701 S.E.2d 542

A.A. PROFESSIONAL BAIL v. PERDUE.

No. A10A1579.Court of Appeals of Georgia.
DECIDED SEPTEMBER 14, 2010.

BARNES, Presiding Judge.

A.A. Professional Bail (A.A.) appeals the trial court’s order granting the State’s motion for bond forfeiture in this case. Because the surety was not served notice of the execution hearing within ten days of the principal’s failure to appear, as required by the 2009 amendments to OCGA § 17-6-71, we reverse.

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In April 2009, A.A. posted an $11,200 bail bond guaranteeing the principal’s appearance in court. The principal failed to appear for arraignment on July 14, 2009, so the trial court issued a bench warrant, which was filed on August 4, 2009. Also on August 4, 2009, the State filed a Motion for Bond Forfeiture and the clerk of court served notice of a hearing on the motion to A.A. by certified mail. After the hearing, the trial court granted the motion over A.A.’s objection, finding that although A.A. was not served with notice of the bond forfeiture hearing until 21 days after the principal’s failure to appear, the State had “substantially complied with the notice requirements” of OCGA § 17-6-71
governing bond forfeitures. The court also found that A.A. had failed to show harm resulting from the State’s delay in notifying it of the principal’s failure to appear.

A.A. argues on appeal that the legislature amended OCGA § 17-6-71 in 2009, making compliance with the ten-day notice provision mandatory and explicitly removing the requirement that the surety show harm from a delay in obtaining notice before obtaining relief from payment of the bond. The State did not submit a responsive brief.

1. OCGA § 17-6-70 (a) provides that “[a] bond forfeiture occurs at the end of the court day upon the failure of appearance of a principal of any bond or recognizance given for the appearance of that person.” Under OCGA § 17-6-71 (a), the trial court may forfeit the bond and order an execution hearing after the principal’s failure to appear. The statute directs the clerk of court to serve notice of the hearing to the surety by certified mail within ten days of the principal’s failure to appear. We have previously held that the ten-day notice requirement could be satisfied by the State’s “substantial compliance.” Northeast Atlanta Surety Co. v. Perdue, 294 Ga. App. 32 (668 SE2d 508) (2008) (sufficient notice given 22 days after failure to appear); Classic City Bonding Co. v. State of Ga., 256 Ga. App. 577, 578 (568 SE2d 834) (2002) (sufficient notice given 12 days after failure to appear); AAA Bonding Co. v. State of Ga., 192 Ga. App. 684, 685 (2) (386 SE2d 50) (1989) (statute then required notice within 72 hours of failure to appear; notice sent five days after failure was sufficient). In 2009, however, the legislature amended OCGA § 17-6-71 (a) to add that “[s]uch ten-day notice shall be adhered to strictly.”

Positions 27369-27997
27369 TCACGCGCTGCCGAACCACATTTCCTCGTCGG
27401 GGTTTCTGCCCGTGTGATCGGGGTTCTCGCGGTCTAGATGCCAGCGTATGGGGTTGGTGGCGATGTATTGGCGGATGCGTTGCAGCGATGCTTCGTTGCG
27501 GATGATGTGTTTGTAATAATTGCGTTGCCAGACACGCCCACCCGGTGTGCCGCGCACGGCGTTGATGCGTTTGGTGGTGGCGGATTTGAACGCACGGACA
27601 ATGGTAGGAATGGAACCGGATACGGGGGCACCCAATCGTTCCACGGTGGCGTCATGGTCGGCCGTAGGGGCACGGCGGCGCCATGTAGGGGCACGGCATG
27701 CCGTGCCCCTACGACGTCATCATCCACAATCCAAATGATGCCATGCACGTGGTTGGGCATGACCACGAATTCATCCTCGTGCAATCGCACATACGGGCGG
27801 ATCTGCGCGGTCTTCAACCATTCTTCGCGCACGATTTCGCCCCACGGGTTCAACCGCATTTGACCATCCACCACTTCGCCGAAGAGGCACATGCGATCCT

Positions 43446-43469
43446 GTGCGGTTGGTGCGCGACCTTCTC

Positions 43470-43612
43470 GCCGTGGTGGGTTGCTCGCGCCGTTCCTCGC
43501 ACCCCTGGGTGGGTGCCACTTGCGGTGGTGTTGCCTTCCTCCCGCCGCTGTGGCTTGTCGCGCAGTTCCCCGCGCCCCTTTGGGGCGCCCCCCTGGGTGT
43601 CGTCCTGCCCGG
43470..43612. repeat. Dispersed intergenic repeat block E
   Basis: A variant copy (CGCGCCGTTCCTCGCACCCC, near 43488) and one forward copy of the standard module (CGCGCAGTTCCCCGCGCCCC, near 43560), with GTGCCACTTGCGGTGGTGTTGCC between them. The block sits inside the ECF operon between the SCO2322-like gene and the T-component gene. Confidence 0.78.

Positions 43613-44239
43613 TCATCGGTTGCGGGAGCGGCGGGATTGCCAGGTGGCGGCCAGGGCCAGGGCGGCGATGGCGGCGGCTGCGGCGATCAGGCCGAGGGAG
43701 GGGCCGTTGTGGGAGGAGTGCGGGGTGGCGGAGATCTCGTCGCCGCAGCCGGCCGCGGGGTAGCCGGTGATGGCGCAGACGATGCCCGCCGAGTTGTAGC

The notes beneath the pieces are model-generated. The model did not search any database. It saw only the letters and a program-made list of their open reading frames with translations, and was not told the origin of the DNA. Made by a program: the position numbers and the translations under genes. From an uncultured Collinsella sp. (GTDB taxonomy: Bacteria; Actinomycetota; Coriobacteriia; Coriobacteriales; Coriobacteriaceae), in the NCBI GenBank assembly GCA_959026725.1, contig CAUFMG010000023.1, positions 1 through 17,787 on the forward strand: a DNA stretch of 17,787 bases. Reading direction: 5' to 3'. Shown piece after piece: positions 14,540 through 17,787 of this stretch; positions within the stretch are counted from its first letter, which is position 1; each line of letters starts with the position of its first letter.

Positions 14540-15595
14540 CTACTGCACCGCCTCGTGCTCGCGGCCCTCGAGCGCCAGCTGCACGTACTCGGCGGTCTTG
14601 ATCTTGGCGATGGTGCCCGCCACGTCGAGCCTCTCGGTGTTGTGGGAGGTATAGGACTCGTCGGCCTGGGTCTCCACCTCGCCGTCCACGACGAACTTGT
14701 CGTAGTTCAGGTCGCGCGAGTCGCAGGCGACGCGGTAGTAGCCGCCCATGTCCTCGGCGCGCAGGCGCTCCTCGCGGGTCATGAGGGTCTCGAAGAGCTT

We presume “that the legislature knows and enacts statutes with reference to the existing law.” Hughes v. Ga. Dept. of Corrections, 267 Ga. App. 440, 442 (1) (600 SE2d 383) (2004); see also State v. Tiraboschi, 269 Ga. 812, 814 (504 SE2d 689) (1998). We also presume that the legislature intended to make a change to the pre-existing substantive law when it adds sentences to a statute, and our duty is “to construe a statute so as not to render it meaningless.”

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Powell v. Studstill, 264 Ga. 109, 113 (3) (b) (441 SE2d 52) (1994). Thus, by adding this language to OCGA § 17-6-71 (a), we conclude that the legislature intended to change the existing substantive law to require the State to comply strictly with the statute’s ten-day notice requirement before a bond can be forfeited for the principal’s failure to appear. Accordingly, the trial court erred in finding sufficient the State’s notice to A.A. sent 21 days after its principal failed to appear.

2. Further, the trial court erred in holding that the surety was not entitled to relief from forfeiture because it failed to show it was harmed by the State’s failure to serve timely notice. While we have previously held the surety must show harm as well as failure to receive timely notice, Troup Bonding Co. v. State of Ga., 292 Ga. App. 5 (663 SE2d 734) (2008), citing Griffin v. State of Ga., 194 Ga. App. 624, 625 (2) (391 SE2d 675) (1990); Northeast Atlanta Surety Co., supra, 294 Ga. App. at 34 (2), the 2009 amendment to OCGA § 17-6-71 (a) also superseded this requirement. The legislature added the following language to the statute: “If notice of the execution hearing is not served as specified in this subsection, the surety shall be relieved of liability on the appearance bond.” (Emphasis supplied.) Because we presume the legislature intended to effect a change by adding this sentence to the statute, we conclude that the surety need not show harm from the notice violation before obtaining relief from liability. Accordingly, the trial court erred in finding that A.A. was not entitled to relief because it failed to show it was harmed by the late notification.

Judgment reversed. Senior Appellate Judge G. Alan Blackburn and Senior Appellate Judge Marion T. Pope, Jr., concur.

DECIDED SEPTEMBER 14, 2010.
Bond forfeiture. Gwinnett Superior Court. Before Judge Clark.

David B. Fife, for appellant.

Daniel J. Porter, District Attorney, James M. McDaniel, Assistant District Attorney, for appellee.

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